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Egypt to invite private investors into electricity sector - ASHARQ AL-AWSAT English Archive
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The Agouza neighborhood, background, is seen during a power cut, in Giza, Egypt, Sunday, June 2, 2013. (AP Photo/Hassan Ammar)

The Agouza neighborhood, background, is seen during a power cut, in Giza, Egypt, Sunday, June 2, 2013. (AP Photo/Hassan Ammar)

Cairo, Asharq Al-Awsat—Egypt’s Minister of electricity Ahmad Emam said on Wednesday that Egypt was planning to solicit bids for new power plants from private sector investors.

He added that his ministry aimed at 6,250 MW of capacity to the national electricity grid under the existing Build, Own, Operate (BOO) scheme, as part of the government’s five-year plan. Emam said the project will take 24 to 30 months to complete.

Emam said these figures were represented in part by 2,250 MW from the Beni Suef electricity generating station using the combined-cycle system, and 200 MW from solar power, using photo-voltaic cells, by establishing 10 solar stations each producing 20 MW. Initial discussions on the projects are scheduled to begin with experienced local and foreign investors, who will be expected to provide proof of their expertise, later this month.

Last May, the Ministry of Electricity released the terms-of-reference handbook for companies which had already qualified to build the Daryut power plant, with a capability of 2,250 MW using the combined-cycle system. Another terms-of-reference handbook was produced for the construction of an electricity power plant, with a capability of 250 MW, using wind energy, in the Gulf of Suez.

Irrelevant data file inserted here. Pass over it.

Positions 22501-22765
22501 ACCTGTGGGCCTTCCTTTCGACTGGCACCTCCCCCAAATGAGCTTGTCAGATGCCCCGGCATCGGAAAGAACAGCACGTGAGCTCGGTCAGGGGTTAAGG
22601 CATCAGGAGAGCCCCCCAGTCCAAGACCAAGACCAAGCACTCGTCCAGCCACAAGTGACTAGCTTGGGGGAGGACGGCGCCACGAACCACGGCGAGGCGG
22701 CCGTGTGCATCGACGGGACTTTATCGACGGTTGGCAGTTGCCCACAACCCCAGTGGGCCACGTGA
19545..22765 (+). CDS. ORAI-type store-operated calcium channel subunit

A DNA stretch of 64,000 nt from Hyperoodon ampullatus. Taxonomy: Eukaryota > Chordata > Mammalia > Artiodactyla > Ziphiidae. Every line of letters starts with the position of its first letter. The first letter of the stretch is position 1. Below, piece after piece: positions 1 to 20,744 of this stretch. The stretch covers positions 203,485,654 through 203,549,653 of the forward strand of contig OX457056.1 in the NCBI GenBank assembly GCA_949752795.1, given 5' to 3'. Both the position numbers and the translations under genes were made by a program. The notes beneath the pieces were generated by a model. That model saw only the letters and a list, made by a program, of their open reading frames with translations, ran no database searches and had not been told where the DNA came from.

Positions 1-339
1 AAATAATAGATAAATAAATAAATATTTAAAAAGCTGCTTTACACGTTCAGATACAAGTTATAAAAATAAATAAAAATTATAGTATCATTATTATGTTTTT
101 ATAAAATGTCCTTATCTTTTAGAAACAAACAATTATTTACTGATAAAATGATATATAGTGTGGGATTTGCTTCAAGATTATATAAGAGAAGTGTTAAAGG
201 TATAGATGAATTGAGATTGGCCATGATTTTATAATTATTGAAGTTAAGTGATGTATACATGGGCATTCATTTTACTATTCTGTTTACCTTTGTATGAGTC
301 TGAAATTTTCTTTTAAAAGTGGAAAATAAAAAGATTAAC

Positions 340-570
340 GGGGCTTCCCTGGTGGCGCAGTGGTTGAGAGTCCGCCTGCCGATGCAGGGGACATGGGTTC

The minister said a tender will be issued for the construction of Qena steam power plant to produce 1,300 MW of electricity during the next month. He added that the applicants will need to design, fund, construct, own and operate the plant, and sell electricity power to the Egyptian Electric Holding Company for 25 years, under an electricity purchasing agreement.

The minister added that these plants were part of the seventh five-year plan, covering the years 2012–2017, which the electricity sector endeavors to implement within the framework of an increase in demand for electricity.

Over the last two years, Egypt has witnessed a constant stream of disruptions of its electricity supplies because of increased consumption and fuel shortages at power plants, which it is trying to compensate for by building new power plants and increasing the efficiency of existing plants.

In addition, it also hopes to reduce an existing deficit in the Egyptian electricity grid, which stands at between 2,000 and 2,500 MW, with electricity grid linkage projects with neighboring states.

The Egyptian government has signed a memorandum of understanding on electricity linkage with Saudi Arabia in June, in a project worth USD 1.6 billion. The Saudi minister of electricity, Abdulah Al-Hossein, said the capacity of the link between the two countries will be 3,000 MW, adding that “it will be a major axis of Arab electricity linkage . . .to establish an infrastructure for electricity trade between Arab countries, in preparation for the establishment of an Arab electricity market, and equip it to link to the European electricity system.”